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..
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when they are going to pay it , what do you see as you are priority to close these kinds of loopholes and get us to a system that gives everybody a chance to get ahead rather than two systems that end up
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being hard on working families. you've got some expertise here because ernst & young was doing it on your watch. what would you do to stop those kinds of practices. >> two things. first the activity by ernst & young was a small part and only constituted less than 1%. what led to that is the complexity of the internal revenue code. it's all the gray in the tax law and that is not unique. there are many tax advisers who engage in similar activity , and it leads to that. >> my time is up. there is a lot more to this than blaming it on complexity. this is a question of whether, in this job, you will have the political will to take on
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these powerful interests but did so well at ernst & young and are still out there today. i will need to ask more questions about that. thank you. >> senator grassley. >> thank you and congratulations on your nomination. my first question deals with the whole issue of whether we ought to have lower rates and which is more important. how do you see the trade-off between expensing and appreciation on lower rates. do you view it as acceptable, length and depreciation to help finance a lower rate? >> senator, i think different businesses prefer different things. professional service businesses with low investment capital would prefer the lower rate. capital intensive businesses would prefer more rapid write offs of their equipment. i think they've developed innovative proposals with regard to write-offs that are somewhere between current law and expensing and i think trying to simplify the rules for expensing and writing off capital equipment would be a good thing to do.
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they are exceedingly complicated and simplifying them and consolidating some of the existing rules would be a very good thing to do. >> what, if any restriction should be imposed on the ability to deduct interest. as you know house blueprint makes it a business expense in exchange for going to full exchange on capital assets. you view this as an acceptable trade-off, should any restriction on interest be considered to finance lower rates were faster depreciation? >> i think as part of tax reform, everything should be on the table. we should look at the deductibility of interest. there is concern among many that the current treatment of interest deductibility leads businesses to excessive leverage. if something is done with respect to interest expense, i don't think it would be wise to do it is a simple
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across-the-board change. i think there are some aspects of the economy that depend very heavily on interest and it's critical they have availability. the interest to debt and the deductibility of other interest expense. >> a key simplification of the income tax being considered is increasing the standard deduction. for example, the ministration proposed doubling it while only maintaining the deductions for charitable contributions and mortgage interest. at the end of the day to increase standard deductions means only around 5% of taxpayers with itemized to take advantage of these remaining deductions. how should reform balance simplification with long-term policy goals of incentivizing charitable giving and homeownership? >> think as part of tax reform, if for going to do it right, each individual tax provision needs to be viewed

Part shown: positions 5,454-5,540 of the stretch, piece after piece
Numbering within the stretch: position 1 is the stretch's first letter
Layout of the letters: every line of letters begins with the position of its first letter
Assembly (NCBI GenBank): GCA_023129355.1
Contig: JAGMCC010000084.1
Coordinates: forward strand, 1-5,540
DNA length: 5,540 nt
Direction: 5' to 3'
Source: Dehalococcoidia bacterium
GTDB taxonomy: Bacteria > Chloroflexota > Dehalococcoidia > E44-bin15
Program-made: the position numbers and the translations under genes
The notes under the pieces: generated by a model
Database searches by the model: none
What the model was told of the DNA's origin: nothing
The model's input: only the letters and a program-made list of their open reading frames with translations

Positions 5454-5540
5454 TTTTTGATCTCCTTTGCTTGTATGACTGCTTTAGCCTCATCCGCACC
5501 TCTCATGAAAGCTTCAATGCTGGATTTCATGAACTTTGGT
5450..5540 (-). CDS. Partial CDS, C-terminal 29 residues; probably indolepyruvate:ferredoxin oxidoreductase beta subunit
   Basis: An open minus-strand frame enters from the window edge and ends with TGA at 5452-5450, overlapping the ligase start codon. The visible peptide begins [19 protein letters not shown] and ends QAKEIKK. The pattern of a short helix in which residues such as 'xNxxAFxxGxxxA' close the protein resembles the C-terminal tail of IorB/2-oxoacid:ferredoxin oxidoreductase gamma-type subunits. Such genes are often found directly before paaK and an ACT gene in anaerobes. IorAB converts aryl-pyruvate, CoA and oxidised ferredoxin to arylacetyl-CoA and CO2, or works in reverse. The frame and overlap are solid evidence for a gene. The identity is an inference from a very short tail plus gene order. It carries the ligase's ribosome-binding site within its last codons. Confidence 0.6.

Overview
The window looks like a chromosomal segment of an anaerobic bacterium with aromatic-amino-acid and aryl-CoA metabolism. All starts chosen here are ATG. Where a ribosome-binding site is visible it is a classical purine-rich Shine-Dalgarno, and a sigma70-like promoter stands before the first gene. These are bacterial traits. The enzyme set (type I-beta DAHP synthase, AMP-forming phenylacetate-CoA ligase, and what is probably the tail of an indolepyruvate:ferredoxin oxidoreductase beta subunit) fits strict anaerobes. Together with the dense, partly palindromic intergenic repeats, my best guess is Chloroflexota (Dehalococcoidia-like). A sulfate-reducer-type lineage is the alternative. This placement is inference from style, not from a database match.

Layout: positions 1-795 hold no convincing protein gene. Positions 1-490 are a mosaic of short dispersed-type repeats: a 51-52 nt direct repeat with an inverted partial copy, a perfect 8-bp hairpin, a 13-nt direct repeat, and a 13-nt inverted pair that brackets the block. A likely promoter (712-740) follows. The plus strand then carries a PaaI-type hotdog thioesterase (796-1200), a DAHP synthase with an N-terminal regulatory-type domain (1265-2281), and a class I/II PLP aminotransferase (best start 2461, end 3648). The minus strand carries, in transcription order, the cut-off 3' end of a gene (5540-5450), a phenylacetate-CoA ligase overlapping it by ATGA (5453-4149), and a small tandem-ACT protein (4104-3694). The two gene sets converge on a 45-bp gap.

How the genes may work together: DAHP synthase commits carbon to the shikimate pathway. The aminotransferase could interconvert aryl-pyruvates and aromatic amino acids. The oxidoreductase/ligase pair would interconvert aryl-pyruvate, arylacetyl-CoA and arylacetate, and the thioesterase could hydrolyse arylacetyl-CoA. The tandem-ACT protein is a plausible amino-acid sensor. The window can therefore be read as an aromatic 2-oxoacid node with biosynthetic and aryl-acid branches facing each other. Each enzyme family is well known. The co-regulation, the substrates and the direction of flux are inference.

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in terms of the revenue code. looking at every provision of the tax law, i think that makes sense, and figuring out a new internal revenue code for the future, which is substantially simpler with lower rates i think would benefit the economy and all the taxpayers a great deal. >> there is a broad agreement that pass-through tax rates need to be lowered in conjunction with any reduction of the corporate tax rate. in your view must a corporate tax rate in pass-through business rates be equal to provide a level playing field? >> thank you. i've actually written on that and testified before the house small business committee on that. over the years i've spent a lot of time focused on
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pass-through businesses and when i was at american university, the focus of the tax center i headed was on small businesses and middle-income taxpayers. at the time, two or three years ago, there was a lot of discussion about eliminating a broad a ray of business expenses and business deductions, and using that revenue to lower the corporate rate. my concern was many of the flow-through's are small businesses. i proposed at the time that maybe what we should have is a single business rate structure for all businesses. for flow-through's as well as c corporations. it could be a graduated rate structure, but i proposed a single rate structure for all business entities. at the time i realize there are some significant problems. the biggest one is whether personal service income should be subject to those lower flow-through rates. think that's a? which people can differ, but i think it's significant. if it's agreed personal service income should be subject to a lower pastor